Haunting Violet by Alyxandra Harvey (Published by Walker Books, June 21, 2011)
Sixteen-year-old Violet Willoughby doesn't believe in the supernatural after being forced to assist her mother, a fradulent medium, since she was a little girl. Violet resents her mother for forcing her to participate in tricking many grieving people out of their money. Invited to the estate of Lord Jasper, a wealthy and prominent Spiritualist, Violet is angry that she must once again help perpetuate her mother's fraud. At the same time, Violet's mother is trying to push her into marriage with a wealthy young man, Xavier, who has been courting Violet. Xavier is kind and handsome, and marriage to him would mean she could finally escape her mother, but she can't seem to feel the same way about him that she does about Colin, the boy she grew up with after her mother took him in to work as her assistant.
Soon after arriving at Lord Jasper's estate, however, Violet learns that her romantic troubles are not her biggest problem. While her mother may be a fraud, ghosts are real - and Violet can suddenly see them. One ghost in particular will not leave her alone - the ghost of Rowena, a young girl Violet's age who died last year in what was apparently an accidental drowning. Rowena was actually murdered, and she will not rest until her murderer is brought to justice. Despite the danger, Violet is determined to solve the mystery so Rowena can finally rest in peace.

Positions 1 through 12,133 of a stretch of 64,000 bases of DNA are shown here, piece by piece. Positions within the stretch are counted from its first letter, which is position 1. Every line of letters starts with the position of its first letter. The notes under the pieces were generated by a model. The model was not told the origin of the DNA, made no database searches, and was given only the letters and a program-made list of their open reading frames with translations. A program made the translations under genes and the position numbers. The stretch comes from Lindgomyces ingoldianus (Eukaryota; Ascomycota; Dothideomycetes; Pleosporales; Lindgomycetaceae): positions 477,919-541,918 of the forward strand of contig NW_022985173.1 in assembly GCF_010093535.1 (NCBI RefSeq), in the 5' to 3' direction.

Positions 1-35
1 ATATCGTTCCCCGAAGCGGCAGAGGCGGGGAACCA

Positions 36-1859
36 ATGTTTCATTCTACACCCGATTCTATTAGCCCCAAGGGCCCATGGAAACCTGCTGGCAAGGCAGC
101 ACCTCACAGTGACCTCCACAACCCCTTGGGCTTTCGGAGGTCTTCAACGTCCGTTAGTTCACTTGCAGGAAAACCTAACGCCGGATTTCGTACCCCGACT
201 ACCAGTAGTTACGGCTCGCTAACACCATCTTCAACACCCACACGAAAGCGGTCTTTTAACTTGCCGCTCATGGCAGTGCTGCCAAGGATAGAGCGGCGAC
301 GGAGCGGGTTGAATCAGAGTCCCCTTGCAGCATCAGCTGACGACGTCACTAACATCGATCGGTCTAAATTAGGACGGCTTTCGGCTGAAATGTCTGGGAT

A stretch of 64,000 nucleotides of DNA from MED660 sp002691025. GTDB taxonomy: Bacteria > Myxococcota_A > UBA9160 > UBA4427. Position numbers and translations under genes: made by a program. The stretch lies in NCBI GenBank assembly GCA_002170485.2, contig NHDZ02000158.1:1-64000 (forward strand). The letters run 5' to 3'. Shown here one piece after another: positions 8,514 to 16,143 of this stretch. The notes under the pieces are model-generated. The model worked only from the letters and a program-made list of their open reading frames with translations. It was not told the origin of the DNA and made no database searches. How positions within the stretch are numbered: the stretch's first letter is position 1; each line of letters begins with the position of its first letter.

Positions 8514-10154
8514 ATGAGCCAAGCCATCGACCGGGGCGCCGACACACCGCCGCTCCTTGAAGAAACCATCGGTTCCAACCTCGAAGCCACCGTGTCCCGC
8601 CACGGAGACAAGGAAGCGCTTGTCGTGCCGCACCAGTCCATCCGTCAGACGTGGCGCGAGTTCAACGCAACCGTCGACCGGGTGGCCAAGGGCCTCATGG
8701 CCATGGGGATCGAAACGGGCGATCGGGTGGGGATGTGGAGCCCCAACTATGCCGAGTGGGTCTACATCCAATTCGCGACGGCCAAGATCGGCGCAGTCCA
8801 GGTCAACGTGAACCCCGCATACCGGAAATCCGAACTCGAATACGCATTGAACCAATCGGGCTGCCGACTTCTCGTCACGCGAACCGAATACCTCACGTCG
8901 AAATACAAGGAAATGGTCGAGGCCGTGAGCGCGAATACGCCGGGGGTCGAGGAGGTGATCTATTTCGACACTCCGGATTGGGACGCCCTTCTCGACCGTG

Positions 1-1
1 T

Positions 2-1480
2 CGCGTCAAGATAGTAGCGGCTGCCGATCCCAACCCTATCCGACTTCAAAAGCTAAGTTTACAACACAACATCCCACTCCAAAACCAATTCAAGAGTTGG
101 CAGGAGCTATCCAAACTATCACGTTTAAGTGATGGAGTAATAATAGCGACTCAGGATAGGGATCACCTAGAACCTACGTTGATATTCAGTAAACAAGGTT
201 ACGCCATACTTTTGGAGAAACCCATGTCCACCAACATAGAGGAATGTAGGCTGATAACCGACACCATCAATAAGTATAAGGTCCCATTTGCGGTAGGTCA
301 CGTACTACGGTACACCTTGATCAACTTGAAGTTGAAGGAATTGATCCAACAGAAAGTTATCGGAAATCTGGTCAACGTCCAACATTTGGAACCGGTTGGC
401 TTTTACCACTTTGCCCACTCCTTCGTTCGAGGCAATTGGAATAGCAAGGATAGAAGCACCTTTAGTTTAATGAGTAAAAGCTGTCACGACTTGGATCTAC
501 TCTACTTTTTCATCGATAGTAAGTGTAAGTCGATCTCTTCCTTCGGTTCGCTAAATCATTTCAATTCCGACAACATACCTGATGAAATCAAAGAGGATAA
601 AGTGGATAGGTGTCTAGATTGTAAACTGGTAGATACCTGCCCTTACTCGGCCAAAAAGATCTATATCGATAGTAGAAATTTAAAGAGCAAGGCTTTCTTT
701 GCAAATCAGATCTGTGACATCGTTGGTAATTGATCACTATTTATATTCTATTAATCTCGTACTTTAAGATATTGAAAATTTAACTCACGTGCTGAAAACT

Haunting Violet is an enjoyable historical fantasy full of mystery and romance. Though it was rather predictable which of her two love interests Violet would choose, I enjoyed the mystery which kept me guessing until the end. At times the narration and dialogue did seem rather modern for a book set in 1872, but since I don't think it was supposed to be perfectly historically accurate it didn't bother me too much. Overall it was a fun read and I really liked that it was a standalone novel with a satisfying conclusion, which is something I'd like to see more of in young adult fiction, since these days it seems like almost every book is either part of a series or setting up for the possibility of one.